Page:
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Behav Med. 2013 Oct 28. [Epub ahead of print]

Reciprocal effects of exercise and nutrition treatment-induced weight loss with improved body image and physical self-concept.

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  • 1a YMCA of Metro Atlanta and Kennesaw State University.


Abstract Improvements in self-image and mood are often reported as outcomes of obesity interventions. However, they may also concurrently influence weight loss, suggesting a reciprocal effect. Although previously reported for overweight women, such relationships were untested in morbidly obese women whose psychosocial responses to treatment may be different, and health-risks greater. Women (N = 161, Mean age = 42 years) with morbid obesity (Mean BMI = 45.1 kg/m2) participated in a 6-month, behaviorally based physical activity and nutrition treatment. Significant within-group improvements in weight-loss behaviors (physical activity and eating), weight, body satisfaction, physical self-concept, and depression were found. After controlling for age, mediation analyses indicated that, as a result of the treatment, weight loss was both an outcome and mediator of improvements in body areas satisfaction and physical self-concept (reciprocal effects), but not depression. Results replicated findings from women with lower degrees of overweight, and suggested that weight-loss treatments emphasize changes in self-perception.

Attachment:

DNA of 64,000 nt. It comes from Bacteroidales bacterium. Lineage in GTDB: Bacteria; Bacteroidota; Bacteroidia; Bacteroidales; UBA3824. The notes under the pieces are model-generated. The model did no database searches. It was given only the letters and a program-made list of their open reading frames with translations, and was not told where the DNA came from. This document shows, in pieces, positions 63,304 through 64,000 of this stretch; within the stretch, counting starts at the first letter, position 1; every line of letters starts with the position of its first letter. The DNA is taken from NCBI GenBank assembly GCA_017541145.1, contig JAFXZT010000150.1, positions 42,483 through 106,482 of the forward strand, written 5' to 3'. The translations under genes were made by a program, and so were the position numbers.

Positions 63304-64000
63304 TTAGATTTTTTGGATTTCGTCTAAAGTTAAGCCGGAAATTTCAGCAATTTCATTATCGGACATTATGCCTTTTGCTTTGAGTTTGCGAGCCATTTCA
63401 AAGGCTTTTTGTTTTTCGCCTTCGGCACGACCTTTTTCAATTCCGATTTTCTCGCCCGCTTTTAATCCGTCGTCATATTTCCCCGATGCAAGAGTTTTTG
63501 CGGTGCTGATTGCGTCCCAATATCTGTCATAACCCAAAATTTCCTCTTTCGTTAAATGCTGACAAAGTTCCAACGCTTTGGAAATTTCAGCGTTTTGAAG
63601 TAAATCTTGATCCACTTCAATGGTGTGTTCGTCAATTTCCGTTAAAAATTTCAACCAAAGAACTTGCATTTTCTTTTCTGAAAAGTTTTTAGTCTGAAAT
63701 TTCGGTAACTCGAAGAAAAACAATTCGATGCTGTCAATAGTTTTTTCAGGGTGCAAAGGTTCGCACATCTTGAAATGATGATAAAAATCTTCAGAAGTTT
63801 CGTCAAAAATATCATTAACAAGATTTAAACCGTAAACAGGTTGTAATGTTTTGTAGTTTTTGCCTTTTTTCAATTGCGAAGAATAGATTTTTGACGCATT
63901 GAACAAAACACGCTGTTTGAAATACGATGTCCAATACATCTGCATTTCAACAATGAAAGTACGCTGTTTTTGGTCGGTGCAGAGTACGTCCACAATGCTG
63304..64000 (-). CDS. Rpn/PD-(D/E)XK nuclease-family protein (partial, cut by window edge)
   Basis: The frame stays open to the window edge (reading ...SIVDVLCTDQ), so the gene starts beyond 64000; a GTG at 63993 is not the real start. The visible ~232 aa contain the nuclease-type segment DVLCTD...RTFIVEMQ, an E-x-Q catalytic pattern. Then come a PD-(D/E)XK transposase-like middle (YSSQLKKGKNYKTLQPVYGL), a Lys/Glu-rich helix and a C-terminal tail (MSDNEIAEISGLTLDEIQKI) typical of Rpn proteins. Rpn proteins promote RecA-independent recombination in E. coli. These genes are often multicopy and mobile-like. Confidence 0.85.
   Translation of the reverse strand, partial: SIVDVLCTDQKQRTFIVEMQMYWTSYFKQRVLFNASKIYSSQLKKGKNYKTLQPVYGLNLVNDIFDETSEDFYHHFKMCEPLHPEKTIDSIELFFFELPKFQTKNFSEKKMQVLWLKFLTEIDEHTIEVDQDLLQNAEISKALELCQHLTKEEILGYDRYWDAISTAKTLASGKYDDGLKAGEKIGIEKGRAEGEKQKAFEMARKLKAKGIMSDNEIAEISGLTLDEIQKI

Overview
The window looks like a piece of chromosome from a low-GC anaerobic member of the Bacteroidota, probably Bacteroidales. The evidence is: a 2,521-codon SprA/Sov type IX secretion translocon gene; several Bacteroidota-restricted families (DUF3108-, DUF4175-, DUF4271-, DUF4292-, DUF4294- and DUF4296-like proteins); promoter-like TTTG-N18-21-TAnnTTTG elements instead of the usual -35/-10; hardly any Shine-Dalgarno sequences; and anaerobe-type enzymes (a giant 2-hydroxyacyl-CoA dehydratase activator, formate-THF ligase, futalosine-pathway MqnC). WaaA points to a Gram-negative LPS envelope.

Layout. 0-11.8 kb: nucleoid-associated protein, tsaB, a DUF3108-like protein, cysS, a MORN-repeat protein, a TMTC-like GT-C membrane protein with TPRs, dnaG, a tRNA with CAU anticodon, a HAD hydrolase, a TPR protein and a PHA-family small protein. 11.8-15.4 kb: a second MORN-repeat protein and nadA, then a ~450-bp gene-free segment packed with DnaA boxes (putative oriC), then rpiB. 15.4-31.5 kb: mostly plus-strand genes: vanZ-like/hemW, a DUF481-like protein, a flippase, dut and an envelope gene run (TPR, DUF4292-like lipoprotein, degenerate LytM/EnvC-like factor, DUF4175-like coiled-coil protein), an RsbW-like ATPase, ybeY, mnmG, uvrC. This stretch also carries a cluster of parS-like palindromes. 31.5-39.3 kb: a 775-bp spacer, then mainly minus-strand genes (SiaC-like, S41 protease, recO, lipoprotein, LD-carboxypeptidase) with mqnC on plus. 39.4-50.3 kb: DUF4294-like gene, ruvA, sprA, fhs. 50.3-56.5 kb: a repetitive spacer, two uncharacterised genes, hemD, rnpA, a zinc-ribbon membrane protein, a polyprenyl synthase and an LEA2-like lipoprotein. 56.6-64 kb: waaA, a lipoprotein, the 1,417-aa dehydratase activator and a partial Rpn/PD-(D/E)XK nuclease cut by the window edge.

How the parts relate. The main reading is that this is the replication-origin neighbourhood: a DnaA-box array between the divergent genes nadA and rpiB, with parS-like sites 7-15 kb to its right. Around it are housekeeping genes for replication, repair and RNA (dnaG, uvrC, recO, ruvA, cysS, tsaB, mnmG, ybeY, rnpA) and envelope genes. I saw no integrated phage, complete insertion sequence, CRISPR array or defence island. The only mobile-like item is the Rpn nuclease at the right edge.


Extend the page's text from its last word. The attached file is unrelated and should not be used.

body image; mood; obesity; self-concept; weight loss

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